For, while we’ve all grown used to the ‘hands-free’ option available with GPS auto-steer guidance systems on our big pieces of machinery, taking that a step further and having little more to do to cultivate a field than to drive the tractor down there and then just let it get on with it would certainly appeal to many.
Well, I say many but there still remains a hardcore of tractor fanatics who would happily spend each and every day ensconsed in their cosy cab, driving up and down the same field or racing about the roads with beacons ablaze.
And some of these fan-boys devote the sort of level of support to one brand or colour equalled only on the pre-Covid football terraces or in the stands at the six nations matches.
Some express this sort of love for the newest, shiniest machines, fresh off the production line, with perfect paintwork, the brightest lights and enough electronic switchwork to have stocked an entire branch of Maplins before they closed their local stores.
Others lavish their care and attention upon tractors from a bygone age, surprisingly often stemming from that sweet spot of earliest childhood memory (and before health and safety gone mad), when a run up and down the field – while sitting on dad’s lap, tugging wildly at the steering wheel as he controlled the direction with the split brakes – marked the highlight of the day.
And these classic and vintage tractors are often restored to a concours d’elegance level with paintwork polished to a gleam which would have made the salesman gasp when it initially hit the showroom floor.
Anyhoo – a lot of the farming papers covered the news of JD’s latest piece of technology after it was revealed to the global farming press in a Steve Jobs-style videocast which was broadcast simultaneously around the world.
The sales pitch at the launch revolved around the three main challenges facing farmers –the ability to recruit the skilled labour required to operate today’s modern machinery on farms, getting the work done when it needs to be done and doing it consistently to maximise crop yield – and the fact that a self-drive tractor addressed all these issues.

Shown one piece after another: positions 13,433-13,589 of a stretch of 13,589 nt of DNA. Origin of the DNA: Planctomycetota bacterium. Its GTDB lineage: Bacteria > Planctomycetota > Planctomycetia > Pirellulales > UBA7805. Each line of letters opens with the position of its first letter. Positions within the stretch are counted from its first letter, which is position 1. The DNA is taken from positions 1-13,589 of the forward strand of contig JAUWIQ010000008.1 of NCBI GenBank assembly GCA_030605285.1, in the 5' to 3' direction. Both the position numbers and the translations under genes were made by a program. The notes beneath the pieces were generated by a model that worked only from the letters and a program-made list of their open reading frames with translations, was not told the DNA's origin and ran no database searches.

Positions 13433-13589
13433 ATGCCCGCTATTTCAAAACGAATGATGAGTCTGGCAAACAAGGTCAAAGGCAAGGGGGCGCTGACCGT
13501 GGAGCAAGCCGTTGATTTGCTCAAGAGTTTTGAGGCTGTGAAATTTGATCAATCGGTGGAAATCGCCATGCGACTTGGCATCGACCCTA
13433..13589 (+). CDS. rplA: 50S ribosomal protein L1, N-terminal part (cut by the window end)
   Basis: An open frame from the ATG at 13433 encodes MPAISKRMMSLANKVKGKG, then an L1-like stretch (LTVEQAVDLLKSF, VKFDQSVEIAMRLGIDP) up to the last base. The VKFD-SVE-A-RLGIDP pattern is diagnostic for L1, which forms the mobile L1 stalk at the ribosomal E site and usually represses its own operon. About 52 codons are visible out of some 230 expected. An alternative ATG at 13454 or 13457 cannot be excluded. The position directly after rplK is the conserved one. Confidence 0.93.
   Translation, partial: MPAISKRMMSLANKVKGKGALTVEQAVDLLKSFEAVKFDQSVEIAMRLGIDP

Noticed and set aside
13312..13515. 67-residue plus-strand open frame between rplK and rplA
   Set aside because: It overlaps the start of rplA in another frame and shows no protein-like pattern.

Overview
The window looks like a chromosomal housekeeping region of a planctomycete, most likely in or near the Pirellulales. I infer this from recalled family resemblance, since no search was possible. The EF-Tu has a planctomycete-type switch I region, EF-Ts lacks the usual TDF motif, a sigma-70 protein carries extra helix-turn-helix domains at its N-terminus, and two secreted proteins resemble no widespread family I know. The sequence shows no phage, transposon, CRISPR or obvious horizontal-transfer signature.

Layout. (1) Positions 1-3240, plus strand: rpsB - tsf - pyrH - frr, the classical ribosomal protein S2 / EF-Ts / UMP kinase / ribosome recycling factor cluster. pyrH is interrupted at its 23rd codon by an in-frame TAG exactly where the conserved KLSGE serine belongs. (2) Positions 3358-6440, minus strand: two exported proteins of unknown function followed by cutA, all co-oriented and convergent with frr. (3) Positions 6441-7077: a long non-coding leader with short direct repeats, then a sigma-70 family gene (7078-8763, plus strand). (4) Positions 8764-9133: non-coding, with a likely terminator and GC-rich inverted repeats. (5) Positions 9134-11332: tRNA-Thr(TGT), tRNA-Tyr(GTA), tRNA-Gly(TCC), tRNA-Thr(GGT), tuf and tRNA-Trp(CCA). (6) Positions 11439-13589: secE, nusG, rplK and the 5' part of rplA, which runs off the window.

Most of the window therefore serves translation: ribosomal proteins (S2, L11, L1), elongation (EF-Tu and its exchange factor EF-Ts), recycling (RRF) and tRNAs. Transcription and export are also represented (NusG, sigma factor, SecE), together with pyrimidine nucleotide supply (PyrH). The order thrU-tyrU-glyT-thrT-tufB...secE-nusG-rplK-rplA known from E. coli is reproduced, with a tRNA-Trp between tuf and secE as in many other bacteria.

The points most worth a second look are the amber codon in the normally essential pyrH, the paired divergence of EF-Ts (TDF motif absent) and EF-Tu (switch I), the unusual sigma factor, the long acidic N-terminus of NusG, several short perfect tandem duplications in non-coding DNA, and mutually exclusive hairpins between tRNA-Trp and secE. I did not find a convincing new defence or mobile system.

“This isn’t a demo, this is a working machine that will be available this year to farmers” was the promise made to the expectant audience as the curtain was raised on this technological marvel.
Bristling with sufficient stereo cameras to avoid all obstacles and equipped with AI machine learning, real-time data sharing along with remote monitoring and management through a cell-phone app, the new vehicle was still totally recognisable as a tractor and was based on a modified 8R410 model which is already available in conventional ‘driver operated’ format.
Of course this isn’t the first time a vehicle with the ability to work unaided has been demonstrated to an eager press corps – and from Harper Adam’s geeky hands-free hectare models through to Case New Holland’s sleek industrial autonomous tractor concept revealed a few years ago, we have routinely had our appetite’s whetted for a tractor which will work on its own.
But the big difference this time round was the fact that this one is going to be commercially available and released onto the market this autumn.
Well – and this is where the disappointment begins to set in for the legions of John Deere fans in Britain and the rest of Europe – it would appear that we ain’t going to be getting it here.
For, in a second lower key press release, Deere revealed that there would only be a limited number of tractors delivered this year, all to North American customers. And while the company added that it would work on furthering the availability for future years, the killer came in the revelation: “The launch of the brand in Europe is currently not planned, as safety regulations currently do not allow the use of autonomous vehicles.”
So while regions with large-scale agriculture, such as North and South America, Australia and the former Soviet countries can look forward to this self-drive tractor, the UK – with its worsening labour shortages – will need to keep “bums on seats”.